Construction Industry News: National Safety Stand-Down

May 12, 2021Construction Industry, Construction News

The construction industry can do wonders for the economy, but a construction site still continues to be a dangerous workplace for its employees.

Fatal falls from elevations continue to claim lives in the construction industry. The Bureau of Labor Statistics states that 401 of the 1,061 construction fatalities in 2019 were caused by falls from elevation.

Sadly, these deaths could have been prevented. OSHA or the Occupational Safety and Health Administration, supported by the National Safety Council and other groups encourages employers to set some time aside to educate and inform construction site staff about fall protection and safety when working from heights. 

 

The National Safety Stand-Down

The National Safety Stand-Down was held last May 3-7, 2021. This program was originally launched in 2012 to raise awareness of preventing fall hazards in construction.

The amount of support that leads to its success lead it to become a tradition at every construction season in May. Countless employers nationwide participate in the annual Fall Safety Stand-Down in their efforts to lessen fatalities in the construction site.

Although a Safety Stand-Down is a voluntary event for employers to discuss construction safety with their employees, it is still just a voluntary event that focuses on “Fall Hazards” while also reinforcing the importance of “Fall Prevention”.

Construction companies can take the Fall Safety Stand-Down as an opportunity not only to discuss fall prevention but also discuss other job hazards in the industry, protective methods, and the company’s safety policies and goals. But, of course, it is a two-way street– employees can also voice out any fall and other job hazards they see so that management can do something about them.

 

Who Can Participate in the National Safety Stand-Down?


Anyone can participate in the National Safety Stand-Down. After all, safety should be for everyone. According to OSHA, in the past years, participants included commercial construction companies, residential construction contractors, sub- and independent contractors, highway construction companies, general industry employers, the U.S. Military, other government participants, unions, employer’s trade associations, institutes, employee interest organizations, and safety equipment manufacturers.

Although construction workers are often the victim of fatal falls on the site, falls can happen in different industries as well which is why both OSHA and NSC encourage employers and employees across all industries to conduct a Stand-Down.

 

How to Conduct a Successful Stand-Down?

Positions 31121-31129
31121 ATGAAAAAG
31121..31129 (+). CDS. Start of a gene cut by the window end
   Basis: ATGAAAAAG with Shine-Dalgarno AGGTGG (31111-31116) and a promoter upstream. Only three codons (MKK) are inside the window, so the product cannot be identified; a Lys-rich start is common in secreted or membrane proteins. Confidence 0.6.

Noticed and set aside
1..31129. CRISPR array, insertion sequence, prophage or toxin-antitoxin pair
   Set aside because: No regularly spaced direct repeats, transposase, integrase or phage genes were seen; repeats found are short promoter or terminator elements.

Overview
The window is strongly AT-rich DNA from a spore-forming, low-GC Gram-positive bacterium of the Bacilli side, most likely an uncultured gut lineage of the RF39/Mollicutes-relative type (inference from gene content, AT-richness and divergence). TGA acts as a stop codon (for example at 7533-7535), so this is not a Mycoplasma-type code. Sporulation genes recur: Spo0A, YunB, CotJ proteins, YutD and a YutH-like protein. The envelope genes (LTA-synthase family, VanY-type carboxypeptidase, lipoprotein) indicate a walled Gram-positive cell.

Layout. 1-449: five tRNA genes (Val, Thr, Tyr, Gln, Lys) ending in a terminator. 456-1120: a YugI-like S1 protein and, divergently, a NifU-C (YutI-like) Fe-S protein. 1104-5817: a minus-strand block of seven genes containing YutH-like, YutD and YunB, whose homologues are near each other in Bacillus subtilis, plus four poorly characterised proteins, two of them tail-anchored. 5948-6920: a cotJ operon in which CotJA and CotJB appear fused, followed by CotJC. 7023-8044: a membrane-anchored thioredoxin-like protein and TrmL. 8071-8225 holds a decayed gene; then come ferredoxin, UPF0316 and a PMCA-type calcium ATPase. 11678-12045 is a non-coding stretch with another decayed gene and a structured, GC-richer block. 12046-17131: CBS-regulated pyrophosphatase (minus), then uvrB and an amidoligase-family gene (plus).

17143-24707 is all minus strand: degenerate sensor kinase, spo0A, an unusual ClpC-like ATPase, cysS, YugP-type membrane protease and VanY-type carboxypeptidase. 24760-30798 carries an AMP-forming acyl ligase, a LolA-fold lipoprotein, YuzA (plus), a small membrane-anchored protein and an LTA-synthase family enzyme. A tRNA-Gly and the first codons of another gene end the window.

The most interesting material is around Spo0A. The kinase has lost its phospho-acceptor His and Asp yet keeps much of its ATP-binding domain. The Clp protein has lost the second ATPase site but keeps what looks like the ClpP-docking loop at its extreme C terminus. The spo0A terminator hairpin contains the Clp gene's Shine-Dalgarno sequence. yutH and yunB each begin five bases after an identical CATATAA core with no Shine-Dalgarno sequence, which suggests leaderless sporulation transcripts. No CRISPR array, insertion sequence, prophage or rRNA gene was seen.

construction workers

Here are some steps you can follow to conduct a successful stand-down:

  • Start the event early,
  • Encourage each member of the company to participate, especially subcontractors, architects, engineers, construction workers, etc.
  • Review the company fall prevention program. Make sure to include different types of fall including:

    • Falls from ladders
    • Falls from a roof
    • Falls from a scaffold
    • Falls down the stairs
    • Falls from a structural steel
    • Falls through a floor or roof opening
    • Falls through a fragile roof surface
    • Identify what needs improvement in the company fall prevention program.
    • Determine what types of training have the company provided to the employees.
    • Identify the equipment the company provides to the employees and if a piece of better equipment is available.
    • Prepare presentations and activities that can cover all the information the company needs for better workplace safety.
    • Determine the date and duration of the stand-down.
    • Make the stand-down appealing to employees.
    • Apply any necessary change in the company to help reduce fatalities from falls in the workplace.

Stand-Down Resources

OSHA offers different kinds of resources that your company can use to raise awareness and educate your construction employees about fall safety.

Resources include the following:

Aside from conducting a stand-down within your company, you can also host a public event to educate even more people. You can submit your event details on OSHA’s Events page and contact your regional Stand-Down coordinator.

United Hoist has been excellent to work with from the initial pricing phase throughout on site operation.  They have met all the dates needed on site to erect the hoist and have continued to service as scheduled/needed.  Our estimating, management and field staff have been pleased with United Hoist on our projects.

Heath M.

Vice President

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